Shaahin Amini, a mechanical engineering Ph.D. student at the Bourns College of Engineering, University of California, Riverside, spent many hours looking into a microscope and scanning a maze of black-and-white crosshatched lines, tubes, and beads made of nickel, aluminum, and carbon magnified 3,800 times. Suddenly an animal shape appeared to him. He zoomed in further. Was it a roadrunner? A sheep? No — it’s a 0.05-mm giraffe.

Amini spent a few hours using Photoshop to add coloring, and then submitted the piece to the Science as Art competition at the 2012 Materials Research Society (MRS) Spring Meeting in San Francisco. Amini’s piece, one of about 150 entries, was selected as one of the first-place winners.

Amini’s research area is the nucleation and growth kinetics of graphene layers from molten metals. Graphene is a single-atom thick carbon crystal with important properties, including superior electrical and heat conductivity, mechanical strength, and unique optical absorption, which could have widespread use in electronics.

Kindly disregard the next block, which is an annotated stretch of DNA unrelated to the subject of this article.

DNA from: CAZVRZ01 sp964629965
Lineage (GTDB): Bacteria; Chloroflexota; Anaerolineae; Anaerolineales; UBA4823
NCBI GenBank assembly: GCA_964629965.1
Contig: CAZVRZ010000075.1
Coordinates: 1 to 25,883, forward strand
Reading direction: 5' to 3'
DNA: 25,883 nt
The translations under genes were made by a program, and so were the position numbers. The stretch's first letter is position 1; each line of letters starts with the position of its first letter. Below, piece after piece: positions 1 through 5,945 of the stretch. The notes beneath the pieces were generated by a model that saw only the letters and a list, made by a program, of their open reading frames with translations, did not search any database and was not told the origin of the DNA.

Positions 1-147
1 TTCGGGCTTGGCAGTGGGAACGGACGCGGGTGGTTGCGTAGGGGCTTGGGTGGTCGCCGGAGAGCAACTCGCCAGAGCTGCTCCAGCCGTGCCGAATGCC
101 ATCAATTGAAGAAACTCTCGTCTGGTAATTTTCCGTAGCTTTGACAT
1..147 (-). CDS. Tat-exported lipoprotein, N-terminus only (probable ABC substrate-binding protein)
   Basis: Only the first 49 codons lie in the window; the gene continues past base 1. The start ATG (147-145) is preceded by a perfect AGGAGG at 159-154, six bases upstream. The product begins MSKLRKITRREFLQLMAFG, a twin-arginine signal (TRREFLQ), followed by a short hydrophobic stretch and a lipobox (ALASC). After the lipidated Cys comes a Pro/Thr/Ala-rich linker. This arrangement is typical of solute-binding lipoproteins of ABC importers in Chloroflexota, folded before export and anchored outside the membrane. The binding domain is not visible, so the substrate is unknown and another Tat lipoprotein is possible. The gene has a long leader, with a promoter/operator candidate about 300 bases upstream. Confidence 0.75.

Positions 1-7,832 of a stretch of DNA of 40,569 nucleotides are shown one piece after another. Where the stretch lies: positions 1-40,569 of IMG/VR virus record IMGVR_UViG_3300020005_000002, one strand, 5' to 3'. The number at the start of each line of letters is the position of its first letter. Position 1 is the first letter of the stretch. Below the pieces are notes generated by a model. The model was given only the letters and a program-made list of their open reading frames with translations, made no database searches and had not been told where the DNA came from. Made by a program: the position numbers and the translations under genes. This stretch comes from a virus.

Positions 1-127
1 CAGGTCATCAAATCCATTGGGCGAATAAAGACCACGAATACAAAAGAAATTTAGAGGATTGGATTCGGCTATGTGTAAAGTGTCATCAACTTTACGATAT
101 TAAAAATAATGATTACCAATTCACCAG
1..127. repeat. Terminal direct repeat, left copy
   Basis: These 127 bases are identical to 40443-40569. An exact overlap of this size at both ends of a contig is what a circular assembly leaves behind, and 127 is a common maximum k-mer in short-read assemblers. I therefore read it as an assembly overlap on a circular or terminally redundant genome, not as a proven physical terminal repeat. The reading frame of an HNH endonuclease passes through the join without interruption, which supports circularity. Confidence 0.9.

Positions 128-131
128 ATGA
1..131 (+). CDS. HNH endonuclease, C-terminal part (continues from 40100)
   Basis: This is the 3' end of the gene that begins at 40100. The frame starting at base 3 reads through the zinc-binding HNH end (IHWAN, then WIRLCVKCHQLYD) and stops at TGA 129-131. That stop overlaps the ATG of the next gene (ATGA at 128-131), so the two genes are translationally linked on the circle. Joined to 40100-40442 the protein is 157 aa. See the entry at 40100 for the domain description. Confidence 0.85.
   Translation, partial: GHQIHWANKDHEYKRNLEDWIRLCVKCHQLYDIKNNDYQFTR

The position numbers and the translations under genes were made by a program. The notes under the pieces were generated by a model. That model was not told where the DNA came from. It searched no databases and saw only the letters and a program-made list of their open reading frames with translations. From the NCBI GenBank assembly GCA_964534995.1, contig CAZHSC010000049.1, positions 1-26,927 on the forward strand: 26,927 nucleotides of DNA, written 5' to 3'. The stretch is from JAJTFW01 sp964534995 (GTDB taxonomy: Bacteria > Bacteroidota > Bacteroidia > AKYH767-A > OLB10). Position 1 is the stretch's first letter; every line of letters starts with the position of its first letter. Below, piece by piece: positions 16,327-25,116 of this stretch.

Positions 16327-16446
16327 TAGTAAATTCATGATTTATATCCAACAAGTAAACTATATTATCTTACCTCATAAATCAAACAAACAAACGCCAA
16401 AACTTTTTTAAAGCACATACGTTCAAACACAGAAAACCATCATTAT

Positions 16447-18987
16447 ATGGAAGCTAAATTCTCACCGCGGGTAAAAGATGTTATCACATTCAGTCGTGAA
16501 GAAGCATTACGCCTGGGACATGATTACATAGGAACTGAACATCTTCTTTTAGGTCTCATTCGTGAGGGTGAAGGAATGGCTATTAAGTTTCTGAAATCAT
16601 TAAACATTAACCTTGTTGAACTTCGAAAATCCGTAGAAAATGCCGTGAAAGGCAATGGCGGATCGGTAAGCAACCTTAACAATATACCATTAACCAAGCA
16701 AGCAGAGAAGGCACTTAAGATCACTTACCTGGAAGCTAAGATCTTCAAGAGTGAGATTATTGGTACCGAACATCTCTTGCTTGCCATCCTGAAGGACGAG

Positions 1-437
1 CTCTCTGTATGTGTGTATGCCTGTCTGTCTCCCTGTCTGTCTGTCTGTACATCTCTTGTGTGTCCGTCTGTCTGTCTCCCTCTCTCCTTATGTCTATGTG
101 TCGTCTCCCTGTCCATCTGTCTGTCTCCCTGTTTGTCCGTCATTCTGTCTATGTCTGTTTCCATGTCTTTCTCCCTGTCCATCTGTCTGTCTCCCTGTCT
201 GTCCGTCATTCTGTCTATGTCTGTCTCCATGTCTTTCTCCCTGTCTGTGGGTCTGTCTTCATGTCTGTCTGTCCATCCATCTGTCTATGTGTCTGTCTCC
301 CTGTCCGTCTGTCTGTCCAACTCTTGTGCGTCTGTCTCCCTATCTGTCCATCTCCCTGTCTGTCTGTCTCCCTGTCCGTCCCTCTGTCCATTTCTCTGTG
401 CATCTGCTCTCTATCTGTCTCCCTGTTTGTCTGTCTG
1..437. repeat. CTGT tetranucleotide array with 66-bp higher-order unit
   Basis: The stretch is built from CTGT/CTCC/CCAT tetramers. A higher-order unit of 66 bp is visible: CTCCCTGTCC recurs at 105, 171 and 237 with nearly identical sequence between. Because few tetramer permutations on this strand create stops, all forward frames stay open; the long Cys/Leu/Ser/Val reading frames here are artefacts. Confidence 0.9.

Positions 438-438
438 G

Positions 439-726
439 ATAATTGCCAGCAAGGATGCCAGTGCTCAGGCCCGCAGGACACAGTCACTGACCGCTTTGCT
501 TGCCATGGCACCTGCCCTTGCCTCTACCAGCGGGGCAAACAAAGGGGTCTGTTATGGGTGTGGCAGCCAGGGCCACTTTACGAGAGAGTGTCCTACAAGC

The feature that Amini turned into a giraffe was created during the melting process of a nickel, aluminum, and carbon mixture. As the molten alloy solidified, the nickel and aluminum formed the body of the giraffe while the carbon was rejected and crystallized as a graphite cover. After further cooling, the cover wrinkled, due to less contraction than the metallic substrate, and created a network of creases resembling the furrowed skin of a giraffe.